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NAN: Disaster Planning

Nannies are most often responsible for children while the parents are away from the home, leaving them as a primary decision maker and first responder to the children should a disaster occur when they are on duty. If a disaster occurs, having a well-thought out plan can help to prevent chaos and ensure that the parents and nanny have a coordinated action plan that will result in the prompt reunification of the family.

Save the Children suggests that childcare professionals should have plans that designate:

How to evaluate children and move them to a safe location

How to notify parents or guardians

How to reunite children with parents or guardians

How to assist infants and children with special needs

Nannies should become familiar with the types of disasters that their work areas are most susceptible to. They should become educated on the precautionary measures that they should take, about community warning signals and school disaster policies.

Nannies should meet with the parents to discuss and formulate disaster plans. The nanny and family should practice drills, devise a meeting place, choose an out-of-town relative for immediate contact and discuss what to do if an evacuation is required – including what to do if the parents can’t be reached.

The plan should be reviewed and practiced several times a year. Nannies and parents should ensure that older children know how to help younger children exit the home safely and are familiar with the designated local meeting place. Nannies and parents should also ensure that children know how to dial 911.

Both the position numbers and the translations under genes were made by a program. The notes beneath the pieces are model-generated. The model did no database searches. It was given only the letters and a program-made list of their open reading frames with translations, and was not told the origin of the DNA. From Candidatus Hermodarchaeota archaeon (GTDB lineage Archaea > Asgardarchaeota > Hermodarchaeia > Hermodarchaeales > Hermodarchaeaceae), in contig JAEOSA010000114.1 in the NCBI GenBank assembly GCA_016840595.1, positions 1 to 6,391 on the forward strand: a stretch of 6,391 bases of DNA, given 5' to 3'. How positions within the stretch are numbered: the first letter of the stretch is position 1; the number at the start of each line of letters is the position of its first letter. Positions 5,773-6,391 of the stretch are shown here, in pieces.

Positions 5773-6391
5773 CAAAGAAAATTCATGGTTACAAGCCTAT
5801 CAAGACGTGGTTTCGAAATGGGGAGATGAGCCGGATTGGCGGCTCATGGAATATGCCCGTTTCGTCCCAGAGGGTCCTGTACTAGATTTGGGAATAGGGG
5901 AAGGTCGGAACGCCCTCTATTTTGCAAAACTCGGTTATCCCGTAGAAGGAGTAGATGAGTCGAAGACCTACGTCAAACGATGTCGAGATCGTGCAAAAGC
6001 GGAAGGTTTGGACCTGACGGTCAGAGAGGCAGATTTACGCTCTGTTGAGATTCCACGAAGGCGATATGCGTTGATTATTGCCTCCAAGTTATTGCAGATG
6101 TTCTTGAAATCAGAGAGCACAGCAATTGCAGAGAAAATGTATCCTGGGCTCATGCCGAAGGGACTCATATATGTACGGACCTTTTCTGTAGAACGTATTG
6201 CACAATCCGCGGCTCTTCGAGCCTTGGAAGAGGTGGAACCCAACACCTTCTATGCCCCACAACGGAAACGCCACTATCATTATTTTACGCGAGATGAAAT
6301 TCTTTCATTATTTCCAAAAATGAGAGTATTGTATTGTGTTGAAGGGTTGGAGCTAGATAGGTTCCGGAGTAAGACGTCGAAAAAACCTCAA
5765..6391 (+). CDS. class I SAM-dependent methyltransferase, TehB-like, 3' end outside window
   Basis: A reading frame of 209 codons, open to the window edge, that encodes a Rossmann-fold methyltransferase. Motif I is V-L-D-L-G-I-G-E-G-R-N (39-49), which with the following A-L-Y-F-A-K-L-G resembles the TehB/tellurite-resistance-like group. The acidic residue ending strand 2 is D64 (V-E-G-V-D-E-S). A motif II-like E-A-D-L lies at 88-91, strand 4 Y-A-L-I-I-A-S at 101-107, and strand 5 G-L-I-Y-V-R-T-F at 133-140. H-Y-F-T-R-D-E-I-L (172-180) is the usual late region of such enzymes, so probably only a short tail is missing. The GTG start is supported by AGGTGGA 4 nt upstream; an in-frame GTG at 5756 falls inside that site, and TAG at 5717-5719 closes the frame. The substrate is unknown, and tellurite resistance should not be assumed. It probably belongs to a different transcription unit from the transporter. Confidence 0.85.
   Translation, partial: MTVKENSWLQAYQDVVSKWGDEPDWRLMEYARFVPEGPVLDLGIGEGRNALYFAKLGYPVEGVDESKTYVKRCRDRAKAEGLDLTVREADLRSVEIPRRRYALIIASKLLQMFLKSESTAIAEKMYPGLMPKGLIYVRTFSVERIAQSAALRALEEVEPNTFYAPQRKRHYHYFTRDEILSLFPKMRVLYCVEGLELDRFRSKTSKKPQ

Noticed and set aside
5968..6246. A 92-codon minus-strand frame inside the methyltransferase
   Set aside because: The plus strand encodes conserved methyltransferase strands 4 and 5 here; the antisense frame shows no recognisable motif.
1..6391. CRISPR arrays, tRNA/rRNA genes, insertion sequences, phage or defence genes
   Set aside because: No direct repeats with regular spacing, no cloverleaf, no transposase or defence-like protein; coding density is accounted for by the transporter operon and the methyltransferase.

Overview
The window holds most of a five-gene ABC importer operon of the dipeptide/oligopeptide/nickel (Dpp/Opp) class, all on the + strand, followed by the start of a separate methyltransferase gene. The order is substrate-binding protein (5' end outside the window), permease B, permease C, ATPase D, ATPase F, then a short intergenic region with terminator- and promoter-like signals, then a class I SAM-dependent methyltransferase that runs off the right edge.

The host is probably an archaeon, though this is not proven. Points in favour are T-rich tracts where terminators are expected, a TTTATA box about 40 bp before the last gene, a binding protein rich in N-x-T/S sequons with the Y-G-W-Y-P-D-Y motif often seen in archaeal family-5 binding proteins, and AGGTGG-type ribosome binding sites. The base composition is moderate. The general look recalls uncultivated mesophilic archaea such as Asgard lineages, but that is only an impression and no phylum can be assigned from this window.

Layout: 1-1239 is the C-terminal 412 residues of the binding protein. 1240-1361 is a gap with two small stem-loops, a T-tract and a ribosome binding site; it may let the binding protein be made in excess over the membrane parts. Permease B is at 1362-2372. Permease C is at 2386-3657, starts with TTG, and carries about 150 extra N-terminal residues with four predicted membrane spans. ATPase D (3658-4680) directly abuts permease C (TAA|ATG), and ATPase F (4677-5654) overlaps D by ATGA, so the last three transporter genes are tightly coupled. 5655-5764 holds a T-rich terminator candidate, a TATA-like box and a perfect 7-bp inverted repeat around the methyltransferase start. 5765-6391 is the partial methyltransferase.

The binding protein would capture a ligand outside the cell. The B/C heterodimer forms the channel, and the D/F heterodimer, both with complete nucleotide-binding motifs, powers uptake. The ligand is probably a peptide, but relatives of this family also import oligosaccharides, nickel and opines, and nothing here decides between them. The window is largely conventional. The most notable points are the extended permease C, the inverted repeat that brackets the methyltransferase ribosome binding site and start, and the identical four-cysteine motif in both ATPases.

Nannies should create a list of emergency phone numbers, including family members, doctors, utility providers and insurance agents. Since power may go out, there should be hard copies of this information easily accessible. The family can also be encouraged to have an out-of-town family member store copies of this list and other crucial documents like home inventories, medical information, birth certificates, wills and financial information.

Create a disaster supply kit for the home and car that includes a battery operated radio, batteries, flashlight, non-perishable foods, water, a first aid kit, blankets, clothing, medications and other basic household items. If caring for infants, formula, diapers and wipes are also necessary. Pack enough supplies to last 72 hours.

Michelle LaRoweNAN: Disaster Planning